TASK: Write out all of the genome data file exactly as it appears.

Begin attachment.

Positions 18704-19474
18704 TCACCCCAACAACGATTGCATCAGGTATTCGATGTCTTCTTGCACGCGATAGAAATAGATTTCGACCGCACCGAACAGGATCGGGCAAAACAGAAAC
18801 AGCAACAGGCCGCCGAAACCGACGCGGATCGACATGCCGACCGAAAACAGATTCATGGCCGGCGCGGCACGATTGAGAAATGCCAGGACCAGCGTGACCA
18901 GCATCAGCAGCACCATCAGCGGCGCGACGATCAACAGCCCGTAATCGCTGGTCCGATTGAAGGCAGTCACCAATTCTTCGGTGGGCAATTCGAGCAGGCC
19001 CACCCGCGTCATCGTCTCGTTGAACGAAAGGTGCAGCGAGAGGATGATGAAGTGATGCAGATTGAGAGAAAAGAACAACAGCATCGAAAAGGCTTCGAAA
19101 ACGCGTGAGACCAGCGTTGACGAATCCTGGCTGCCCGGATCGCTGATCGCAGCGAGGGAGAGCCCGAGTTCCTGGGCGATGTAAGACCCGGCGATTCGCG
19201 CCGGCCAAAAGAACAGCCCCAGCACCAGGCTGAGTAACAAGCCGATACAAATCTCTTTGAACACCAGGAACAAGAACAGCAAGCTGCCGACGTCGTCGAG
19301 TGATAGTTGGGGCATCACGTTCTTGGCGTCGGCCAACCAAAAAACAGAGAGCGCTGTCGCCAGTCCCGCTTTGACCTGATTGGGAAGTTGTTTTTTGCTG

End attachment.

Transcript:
Positions 18704-19474
18704 TCACCCCAACAACGATTGCATCAGGTATTCGATGTCTTCTTGCACGCGATAGAAATAGATTTCGACCGCACCGAACAGGATCGGGCAAAACAGAAAC
18801 AGCAACAGGCCGCCGAAACCGACGCGGATCGACATGCCGACCGAAAACAGATTCATGGCCGGCGCGGCACGATTGAGAAATGCCAGGACCAGCGTGACCA
18901 GCATCAGCAGCACCATCAGCGGCGCGACGATCAACAGCCCGTAATCGCTGGTCCGATTGAAGGCAGTCACCAATTCTTCGGTGGGCAATTCGAGCAGGCC
19001 CACCCGCGTCATCGTCTCGTTGAACGAAAGGTGCAGCGAGAGGATGATGAAGTGATGCAGATTGAGAGAAAAGAACAACAGCATCGAAAAGGCTTCGAAA
19101 ACGCGTGAGACCAGCGTTGACGAATCCTGGCTGCCCGGATCGCTGATCGCAGCGAGGGAGAGCCCGAGTTCCTGGGCGATGTAAGACCCGGCGATTCGCG
19201 CCGGCCAAAAGAACAGCCCCAGCACCAGGCTGAGTAACAAGCCGATACAAATCTCTTTGAACACCAGGAACAAGAACAGCAAGCTGCCGACGTCGTCGAG
19301 TGATAGTTGGGGCATCACGTTCTTGGCGTCGGCCAACCAAAAAACAGAGAGCGCTGTCGCCAGTCCCGCTTTGACCTGATTGGGAAGTTGTTTTTTGCTG